Judge dismisses appeal by convicted killer Michael Rafferty in murder of Tori Stafford
TORONTO -- Ontario's highest court dismissed an appeal Monday by the man convicted of killing eight-year-old Victoria Stafford.
Michael Rafferty was sentenced to life in prison in 2012 with no chance of parole for 25 years for kidnapping, sexual assault causing bodily harm and first-degree murder in the death of the Woodstock, Ont., girl.
Rafferty's accomplice, Terri-Lynne McClintic, pleaded guilty in 2010 to first-degree murder.
Rafferty's lawyer, Paul Calarco, argued that the judge made several errors, including failing to warn the jury against relying on the testimony of McClintic, claiming she could have been the driving force behind the murder.
But the appeal court judges dismissed Rafferty's appeal before hearing the Crown's oral submissions.
"You argued an extremely difficult appeal very well, but I simply don't agree with you," said Appeal Court Justice John Laskin.
Among those on hand to hear the appeal were Victoria's mother, father, uncle, family friends and Woodstock Police Chief Bill Renton, who used to be with the Ontario Provincial Police and was the lead investigator on Victoria's murder. Family and supporters cheered when the judges dismissed the appeal.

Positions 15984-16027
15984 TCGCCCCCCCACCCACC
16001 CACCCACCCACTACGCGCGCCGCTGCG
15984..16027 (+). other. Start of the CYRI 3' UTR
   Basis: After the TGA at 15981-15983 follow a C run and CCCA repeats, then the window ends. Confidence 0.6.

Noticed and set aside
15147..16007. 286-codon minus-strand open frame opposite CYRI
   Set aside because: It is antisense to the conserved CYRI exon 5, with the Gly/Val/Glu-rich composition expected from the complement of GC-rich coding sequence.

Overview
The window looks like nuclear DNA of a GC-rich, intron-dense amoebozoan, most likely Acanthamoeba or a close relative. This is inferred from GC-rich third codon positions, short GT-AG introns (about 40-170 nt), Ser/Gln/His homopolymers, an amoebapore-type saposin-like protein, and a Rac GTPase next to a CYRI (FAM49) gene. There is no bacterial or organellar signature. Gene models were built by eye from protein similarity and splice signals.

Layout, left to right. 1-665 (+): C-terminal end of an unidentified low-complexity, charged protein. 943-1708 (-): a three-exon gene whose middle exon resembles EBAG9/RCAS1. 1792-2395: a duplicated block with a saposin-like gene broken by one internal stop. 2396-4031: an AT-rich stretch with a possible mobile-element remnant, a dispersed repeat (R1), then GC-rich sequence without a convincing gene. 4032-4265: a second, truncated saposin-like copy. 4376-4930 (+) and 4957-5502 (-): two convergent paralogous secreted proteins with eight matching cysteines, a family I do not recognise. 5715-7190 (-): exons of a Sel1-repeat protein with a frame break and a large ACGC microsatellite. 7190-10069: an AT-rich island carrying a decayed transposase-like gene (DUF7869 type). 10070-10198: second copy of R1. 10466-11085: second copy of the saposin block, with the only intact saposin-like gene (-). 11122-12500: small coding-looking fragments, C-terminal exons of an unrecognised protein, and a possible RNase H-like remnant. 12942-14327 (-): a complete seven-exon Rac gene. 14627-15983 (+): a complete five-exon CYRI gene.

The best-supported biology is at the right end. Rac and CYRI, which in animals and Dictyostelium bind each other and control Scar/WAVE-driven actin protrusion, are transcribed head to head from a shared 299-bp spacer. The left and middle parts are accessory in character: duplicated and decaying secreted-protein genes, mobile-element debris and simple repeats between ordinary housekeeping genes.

"We were here wasting taxpayers' money, to be quite honest," said Victoria's father, Rodney Stafford. "We really had no reason to be here. All the information that was put forward in 2012 landed him where he was and that's exactly where he deserves to be."
The court will issue its reasons for the dismissal later, but Laskin expressed skepticism at most of Calarco's arguments.
Calarco argued that some of Rafferty's actions after the killing -- such as cleaning his car, disposing of clothing and giving a false alibi -- were "equally consistent" with being an accessory after the fact.
But Laskin said they were "not equally consistent on this record, Mr Calarco -- not even close to being equally consistent."
McClintic told court a horrifying story of a drug-addled couple abducting a young girl at random for the man's sexual pleasure, then killing her with inconceivable brutality. She claimed Rafferty was directing her every step of the way, ordering her to snatch a young girl for him, making her buy a hammer and garbage bags then getting her to help him clean up at the murder scene.
Rafferty's lawyer suggested he was an innocent dupe to a plan concocted entirely by McClintic, but the Crown at trial argued it didn't matter whether McClintic or Rafferty physically killed the girl -- he was guilty because they acted together.